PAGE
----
Saying that this is puerile and not conducive to reasoned, intelligent debate is nonsense. It’s precisely because of the lack of reasoned, intelligent debate on these issues that protesters feel the need to do what they do. Tax issues are occasionally discussed in parliament and in other blogs, but where people in society don’t feel their voice is being heard through the established channels, they will resort to alternative methods such as protest, to make sure that they are.
In addition, sometimes creative protest can be even more effective than ‘intelligent debate’ in producing the right outcome, and this is potentially a case in point. The beautiful thing about creative protest like this it provokes reactions that can be more revealing about the nature of the issues than any controlled debate could. If you’ve watched the video to the end, you’ll see that the barrister who escorts the protesters out calls them (in his best gentry voice) “trespassing scum” and threatens to “set the dogs” on them. It’s a similar attitude displayed to that of Chief Whip Andrew Mitchell, who swore at the police and called them (by their own account) “plebs” earlier in the week. It shows a sense of entitlement and outrage; that they feel they are above and apart from their fellow human beings. This kind of attitude is at the heart of the Hartnett tax cases – it highlights very clearly that in many places in our society, there is still one rule for the rich, and one for everybody else.
I’ve recently been reading David C. Korten’s excellent (and perhaps seminal) book When Corporations Rule the World. It was first published over 15 years ago but absolutely all of it is just as relevant to today’s world (if not more so) than the day it first came off the presses. The book is a phenomenal commentary on a world dominated by corporate and wealthy interests, and the extent to which we have been duped by a ‘Corporate Libertarian’ system that does not and can never provide global prosperity, democracy, sustainability, or fairness. His gift though is in exposing the transient nature of our current capitalism, showing how it is the culmination of decisions and laws made over the preceding decades all across the globe.
This is important for two reasons. Firstly in showing us that the existing system is just another stage in history, we realise that it is neither permanent nor inevitable. This provides the hope that it can be changed. Secondly, in identifying the historical steps that led to its creation, we can begin to plan its disassembly, and move on to something better. Thankfully Korten identifies what that ‘something better’ might look like.
In the last few chapters he lays this out in detail, but it is his idea of this ‘democratic pluralism’ earlier in the book that provides the theoretical framework for understanding the difference between where we are now, and where we want to be. As Korten sees it, a democratic society contains a Civic, Governmental, and Economic sector. The Civic sector is the cultural essence of society, which through our creativity and relationships brings meaning and expression to communal and individual life. The Civic sector willingly but reluctantly gives power to the Governmental sector to provide safety, security, and the rule of law through democracy so the civic sector can flourish. The government also provides the framework and regulation of a fair, local, market economy which helps deliver prosperity to the Civic sector. In Korten’s view these three sectors work in balance to provide the richness of life which we all seek to find, but many feel is missing. He makes it very clear that this balance positions the Civic sector as the essence of society, with the Governmental and the Economic in service to it.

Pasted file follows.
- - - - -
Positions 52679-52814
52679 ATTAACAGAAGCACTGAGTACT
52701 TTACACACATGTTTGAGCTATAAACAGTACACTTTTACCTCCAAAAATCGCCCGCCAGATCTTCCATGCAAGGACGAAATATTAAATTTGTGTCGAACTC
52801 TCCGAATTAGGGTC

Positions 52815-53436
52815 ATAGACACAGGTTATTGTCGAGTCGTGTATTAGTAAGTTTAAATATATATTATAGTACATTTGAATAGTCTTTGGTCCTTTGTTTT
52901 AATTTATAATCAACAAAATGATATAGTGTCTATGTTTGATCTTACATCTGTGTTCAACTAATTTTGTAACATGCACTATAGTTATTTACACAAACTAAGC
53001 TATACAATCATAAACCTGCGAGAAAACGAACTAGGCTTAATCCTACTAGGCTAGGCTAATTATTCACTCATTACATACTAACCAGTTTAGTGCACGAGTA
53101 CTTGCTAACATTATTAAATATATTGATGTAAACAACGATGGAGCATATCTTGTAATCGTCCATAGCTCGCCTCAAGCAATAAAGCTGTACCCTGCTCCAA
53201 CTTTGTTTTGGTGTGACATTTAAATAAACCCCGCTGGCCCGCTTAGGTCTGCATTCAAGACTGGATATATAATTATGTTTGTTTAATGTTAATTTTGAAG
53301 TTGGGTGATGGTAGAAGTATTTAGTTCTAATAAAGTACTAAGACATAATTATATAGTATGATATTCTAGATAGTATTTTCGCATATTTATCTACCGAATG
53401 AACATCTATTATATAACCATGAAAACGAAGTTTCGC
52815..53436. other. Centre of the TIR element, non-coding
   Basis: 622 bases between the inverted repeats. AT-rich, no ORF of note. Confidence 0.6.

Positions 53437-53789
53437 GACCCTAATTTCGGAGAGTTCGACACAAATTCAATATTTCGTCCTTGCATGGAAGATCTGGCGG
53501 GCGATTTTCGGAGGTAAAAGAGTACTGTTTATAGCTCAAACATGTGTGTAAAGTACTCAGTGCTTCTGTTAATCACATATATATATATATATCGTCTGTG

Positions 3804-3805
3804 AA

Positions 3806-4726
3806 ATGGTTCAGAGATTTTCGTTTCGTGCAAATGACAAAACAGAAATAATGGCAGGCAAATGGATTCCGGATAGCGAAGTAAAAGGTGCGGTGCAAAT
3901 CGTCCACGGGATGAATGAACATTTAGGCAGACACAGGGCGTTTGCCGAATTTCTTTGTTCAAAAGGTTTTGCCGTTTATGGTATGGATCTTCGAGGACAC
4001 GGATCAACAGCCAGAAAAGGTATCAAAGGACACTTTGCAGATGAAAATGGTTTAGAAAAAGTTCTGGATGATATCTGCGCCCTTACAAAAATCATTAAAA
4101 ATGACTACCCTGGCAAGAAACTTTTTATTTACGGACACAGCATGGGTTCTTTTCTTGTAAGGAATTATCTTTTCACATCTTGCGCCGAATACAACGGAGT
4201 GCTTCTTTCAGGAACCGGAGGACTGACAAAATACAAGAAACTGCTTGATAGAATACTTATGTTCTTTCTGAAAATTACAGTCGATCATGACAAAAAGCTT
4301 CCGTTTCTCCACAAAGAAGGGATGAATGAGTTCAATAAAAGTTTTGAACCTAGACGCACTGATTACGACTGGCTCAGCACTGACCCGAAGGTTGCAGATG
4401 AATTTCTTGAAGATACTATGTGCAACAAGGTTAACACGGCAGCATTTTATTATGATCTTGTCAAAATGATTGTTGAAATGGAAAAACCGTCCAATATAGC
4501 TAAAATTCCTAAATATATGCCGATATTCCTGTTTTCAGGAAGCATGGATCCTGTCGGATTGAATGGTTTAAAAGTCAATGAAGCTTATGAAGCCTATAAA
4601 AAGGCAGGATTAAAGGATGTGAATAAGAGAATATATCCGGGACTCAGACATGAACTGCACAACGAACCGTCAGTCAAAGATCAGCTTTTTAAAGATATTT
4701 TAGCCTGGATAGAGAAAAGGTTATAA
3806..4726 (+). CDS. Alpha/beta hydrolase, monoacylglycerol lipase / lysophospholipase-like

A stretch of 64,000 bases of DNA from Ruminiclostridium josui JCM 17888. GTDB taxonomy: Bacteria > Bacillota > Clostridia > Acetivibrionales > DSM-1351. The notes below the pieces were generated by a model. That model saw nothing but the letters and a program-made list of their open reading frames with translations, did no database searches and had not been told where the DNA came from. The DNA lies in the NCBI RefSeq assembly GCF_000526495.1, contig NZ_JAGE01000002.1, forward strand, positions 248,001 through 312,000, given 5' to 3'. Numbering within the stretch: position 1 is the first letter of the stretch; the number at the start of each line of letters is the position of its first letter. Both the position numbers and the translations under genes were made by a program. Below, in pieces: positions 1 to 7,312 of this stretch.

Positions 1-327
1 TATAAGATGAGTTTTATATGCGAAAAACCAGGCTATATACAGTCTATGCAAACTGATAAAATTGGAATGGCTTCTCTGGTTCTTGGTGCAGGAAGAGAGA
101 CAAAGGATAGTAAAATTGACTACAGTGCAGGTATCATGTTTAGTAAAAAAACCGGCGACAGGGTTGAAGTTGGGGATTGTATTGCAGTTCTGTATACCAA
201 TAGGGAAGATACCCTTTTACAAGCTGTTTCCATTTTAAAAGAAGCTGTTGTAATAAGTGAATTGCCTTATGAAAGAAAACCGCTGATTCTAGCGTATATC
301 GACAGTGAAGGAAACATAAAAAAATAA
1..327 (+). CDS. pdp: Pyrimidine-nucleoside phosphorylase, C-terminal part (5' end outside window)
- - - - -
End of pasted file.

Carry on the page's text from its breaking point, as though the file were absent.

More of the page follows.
He thinks that the fatal flaw of Socialism was to elevate the Governmental sector above the Civic and the Economic, suppressing freedom of cultural expression, as well as the efficient functioning of a fair market. Its collapse was therefore inevitable. Likewise, he believes that the current model of ‘Corporate Libertarianism’, which puts the interests of big business and a tiny wealthy minority above any other demographic, elevates the Economic sector above the Civic and Governmental. This he believes can no better deliver global prosperity than the Socialist ideals. Therefore starting from the position of our existing capitalist model; it is only when the Economic sector is bought back under control, with power returned to Governments and democratic processes, and the Civic sector given priority again, will we achieve a sustainable society that we can all look forward to living in.
Tom and I have been a bit quiet on the blog front over the last month, instead preparing for the first of what will hopefully be many whyPolitics training events on money and the financial crisis (amongst other things) – the first of which takes place tonight in Loughborough. The course is free and covers an evening a week for three consecutive weeks. By the end of it we hope attendees will have a better idea of how the UK’s financial systems work, what the financial crisis was/is all about, and how us, the UK, can move forward – all within the context of sustainability. We hope the course will prove accessible even to ‘total beginners’ of finance and economics, but only time will tell if we’ve got that right! Our hope is that it will equip people with some of the information and confidence needed to begin to engage in the political and economic system, and be able to more actively consider the political and media dialogue.